It has been said that every Thai artist under the age of 55 has passed through her hands. But Sumpoaw Sarekul Conner became the "godmother of Thai art" through happenstance. In 1987, she married a Thai artist named Adisak Sarekul, the couple started an artist’s studio in south Pattaya, but soon afterwards Adisak and three of his fellow artists were killed in a traffic accident involving a drunk driver.

Sumpoaw, however, felt an affinity for the artists she had come to know and was determined to sally forth with the studio. The problem was she wasn’t an experienced businesswoman but as fate would have it a visiting Scot named Paul Conner, happened upon her store, bought some canvases and took them back to the UK. His London friends were very impressed and soon started placing orders with him as he made several return visits and soon he began to realize that here was an untapped market and that Sumpoaw’s reproductions could fetch top dollar in the European market and elsewhere.

Armed with this information, he arranged to see Sumpoaw and offered to help her market her products. His accumulated experience as an international marketing executive with several big software houses gave him the background in sales and marketing required and before long a partnership between east and west was born. Through their collaboration Paul and Sumpoaw eventually fell in love, and their partnership took on a new dimension.

Still living in London at this time but commuting up to five times a year to Thailand, Paul realized among other factors, that his phone bills were becoming higher than his plane fares and he knew something had to give. So in 1995, he decided to leave his high-paying job with a software firm in London and throw in his lot with Sumpoaw. In August of that year, the couple then decided to move their studio to the island of Koh Samui.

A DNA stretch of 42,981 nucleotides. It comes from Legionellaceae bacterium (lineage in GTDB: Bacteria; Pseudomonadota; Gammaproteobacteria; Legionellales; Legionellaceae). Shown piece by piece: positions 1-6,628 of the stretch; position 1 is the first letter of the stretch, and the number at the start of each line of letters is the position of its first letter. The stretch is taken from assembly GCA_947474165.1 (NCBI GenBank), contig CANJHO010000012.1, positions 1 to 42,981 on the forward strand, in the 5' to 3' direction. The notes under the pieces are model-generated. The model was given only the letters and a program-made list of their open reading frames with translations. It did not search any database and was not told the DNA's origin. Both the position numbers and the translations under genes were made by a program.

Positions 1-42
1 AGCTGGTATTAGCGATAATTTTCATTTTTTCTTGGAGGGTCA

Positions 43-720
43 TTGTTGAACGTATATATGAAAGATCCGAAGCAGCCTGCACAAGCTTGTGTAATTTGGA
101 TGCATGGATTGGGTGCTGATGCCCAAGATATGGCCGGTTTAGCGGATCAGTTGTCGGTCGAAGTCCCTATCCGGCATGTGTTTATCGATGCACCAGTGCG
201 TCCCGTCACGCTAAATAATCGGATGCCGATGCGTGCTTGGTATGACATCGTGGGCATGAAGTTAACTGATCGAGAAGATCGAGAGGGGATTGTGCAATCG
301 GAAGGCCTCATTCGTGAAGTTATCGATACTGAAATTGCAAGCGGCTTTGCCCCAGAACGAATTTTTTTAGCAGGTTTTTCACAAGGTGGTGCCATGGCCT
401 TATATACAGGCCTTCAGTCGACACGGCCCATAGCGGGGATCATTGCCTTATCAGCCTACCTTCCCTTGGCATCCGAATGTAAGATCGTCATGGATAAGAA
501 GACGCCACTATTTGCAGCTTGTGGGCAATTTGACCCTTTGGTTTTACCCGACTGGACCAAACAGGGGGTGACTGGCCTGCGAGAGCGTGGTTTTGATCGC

This was a successful relocation but as with many facets of Thai life they soon found out that a good business idea is often copied and before they knew it word had spread that Koh Samui was a great place to buy high quality cheap art and other artists, many of whom had been trained by Sumpoaw, started to roll up on the island and set up art businesses for themselves.

Competition being fierce the two art lovers soon decided that it was time to look for a better location. Coincidentally, this came at about the same time one of their first really big customers, a Belgian art dealer, summoned them to a meeting in Phuket. Patong Beach seemed a perfect location to open another branch of the Artist’s Studio, so within a year of moving to Samui, they were off again.

Today, several reincarnations on, the combination of Sumpoaw’s ability to handle the temperament of Thai artists and Paul’s savvy marketing ability has them playing host to probably the world’s largest stock of original and reproduction art on canvas.

The people working at the Artist’s Studio are not paint by number specialists. They are highly qualified artists in their own right and command high salaries and hopefully Conner says, lead a good life. Paul bristles at any hint of a sweatshop, pointing out that one of their artists, Pan, can fetch up to Bt150,000 a month for his work. He’s a Renoir and Buddhist image specialist and can knock off a good reproduction, sometimes in less than 24 hours. Rookie artists start out at Bt20,000 (plus free room & board) and can soon start making much more money. Paul jokes that they have become used to a middle class western lifestyle. Under Paul and Sumpoaw’s direction, they work in rows in eight hour shifts using only English oil paints and Italian canvases, the only artistic medium that the gallery uses.